WEIGHT LOSS, DEMYSTIFIED
HOW TO PICK A DIET PLAN THAT DOESN’T TURN YOUR LIFE UPSIDE DOWN
How can you find the best plan in a sea of diets and conflicting nutritional advice? One weight-loss expert cuts through the noise to reveal three essential steps to slimming down.
With dozens of diets out there, it’s easy to get confused. Should you go low-carb, cut calories, try fasting, or omit entire categories of food such as grains or dairy? And how can you tell which diet is best for you?
“They all work,” says David Friedman, ND, author of Food Sanity: How to Eat in
a World of Fads and Fiction. “If you follow the program, you’ll experience the weight loss, but unfortunately, the results are usually temporary.” But there is hope for more permanent weight loss and better weight management.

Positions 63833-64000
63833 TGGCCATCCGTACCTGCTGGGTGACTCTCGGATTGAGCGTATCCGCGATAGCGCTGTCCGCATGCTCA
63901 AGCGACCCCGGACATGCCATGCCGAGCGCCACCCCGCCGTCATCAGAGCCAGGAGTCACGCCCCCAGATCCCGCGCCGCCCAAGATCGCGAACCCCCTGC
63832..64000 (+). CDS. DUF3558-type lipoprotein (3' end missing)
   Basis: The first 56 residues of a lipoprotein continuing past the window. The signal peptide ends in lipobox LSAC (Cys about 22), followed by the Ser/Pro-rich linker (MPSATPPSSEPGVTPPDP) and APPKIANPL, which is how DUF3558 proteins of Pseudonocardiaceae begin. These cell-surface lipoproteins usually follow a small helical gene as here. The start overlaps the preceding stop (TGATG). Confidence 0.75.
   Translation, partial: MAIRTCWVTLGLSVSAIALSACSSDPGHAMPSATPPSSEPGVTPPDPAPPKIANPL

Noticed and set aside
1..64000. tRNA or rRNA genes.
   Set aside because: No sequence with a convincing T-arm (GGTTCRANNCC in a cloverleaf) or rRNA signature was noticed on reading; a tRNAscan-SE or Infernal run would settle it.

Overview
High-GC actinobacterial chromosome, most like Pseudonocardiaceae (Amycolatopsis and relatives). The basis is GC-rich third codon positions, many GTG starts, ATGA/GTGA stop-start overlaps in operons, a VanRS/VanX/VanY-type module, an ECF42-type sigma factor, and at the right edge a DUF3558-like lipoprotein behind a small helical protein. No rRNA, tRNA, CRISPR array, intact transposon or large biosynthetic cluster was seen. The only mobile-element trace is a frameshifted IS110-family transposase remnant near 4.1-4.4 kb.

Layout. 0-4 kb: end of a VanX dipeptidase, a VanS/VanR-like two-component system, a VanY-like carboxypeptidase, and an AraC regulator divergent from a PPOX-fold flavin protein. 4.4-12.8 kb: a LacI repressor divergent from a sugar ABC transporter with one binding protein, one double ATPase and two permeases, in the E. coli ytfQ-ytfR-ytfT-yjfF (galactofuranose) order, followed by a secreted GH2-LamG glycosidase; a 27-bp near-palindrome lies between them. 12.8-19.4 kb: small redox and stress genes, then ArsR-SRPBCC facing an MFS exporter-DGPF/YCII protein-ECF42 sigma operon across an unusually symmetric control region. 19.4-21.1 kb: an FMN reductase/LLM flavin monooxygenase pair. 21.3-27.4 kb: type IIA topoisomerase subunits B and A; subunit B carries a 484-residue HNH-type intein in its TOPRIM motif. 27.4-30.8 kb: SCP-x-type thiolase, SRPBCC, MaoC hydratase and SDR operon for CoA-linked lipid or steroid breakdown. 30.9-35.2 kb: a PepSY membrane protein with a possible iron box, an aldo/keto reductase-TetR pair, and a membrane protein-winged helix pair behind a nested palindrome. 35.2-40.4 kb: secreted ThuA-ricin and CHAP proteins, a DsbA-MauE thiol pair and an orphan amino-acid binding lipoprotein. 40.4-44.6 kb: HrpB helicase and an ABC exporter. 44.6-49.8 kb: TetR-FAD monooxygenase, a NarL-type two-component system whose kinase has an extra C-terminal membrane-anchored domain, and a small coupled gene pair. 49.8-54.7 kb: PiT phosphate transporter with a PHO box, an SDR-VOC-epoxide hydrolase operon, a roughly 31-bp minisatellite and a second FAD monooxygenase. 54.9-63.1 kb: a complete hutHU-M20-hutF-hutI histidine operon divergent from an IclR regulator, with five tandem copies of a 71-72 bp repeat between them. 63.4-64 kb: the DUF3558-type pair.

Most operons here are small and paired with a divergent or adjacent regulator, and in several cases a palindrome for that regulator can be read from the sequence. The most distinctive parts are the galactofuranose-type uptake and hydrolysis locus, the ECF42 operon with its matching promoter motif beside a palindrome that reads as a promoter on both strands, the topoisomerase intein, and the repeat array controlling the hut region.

On the most basic level, Friedman points out, the true meaning of “diet” has been lost. While it’s now synonymous with food restriction, it comes from the Greek word diaita, which means “way of life,” and food is only one part. A plan that embodies the full meaning can succeed in the short term and deliver permanent weight loss, and it doesn’t require turning your life upside down.
Friedman identified three essential parts to a true diet: Getting enough sleep, avoiding obesogens, and eating in a weight-friendly way that’s sustainable. Th ere’s no substitute for restful sleep, because a shortfall will provoke cravings, overeating, and fat storage. Obesogens are chemicals that make us obese by disrupting hormones that regulate appetite and satiety, such as ghrelin and leptin, triggering false hunger signals, blocking our ability to sense when we’ve eaten enough, and stimulating overeating. In food, they include pesticides, herbicides, growth hormones and antibiotics in meat, preservatives, and any other artificial additives.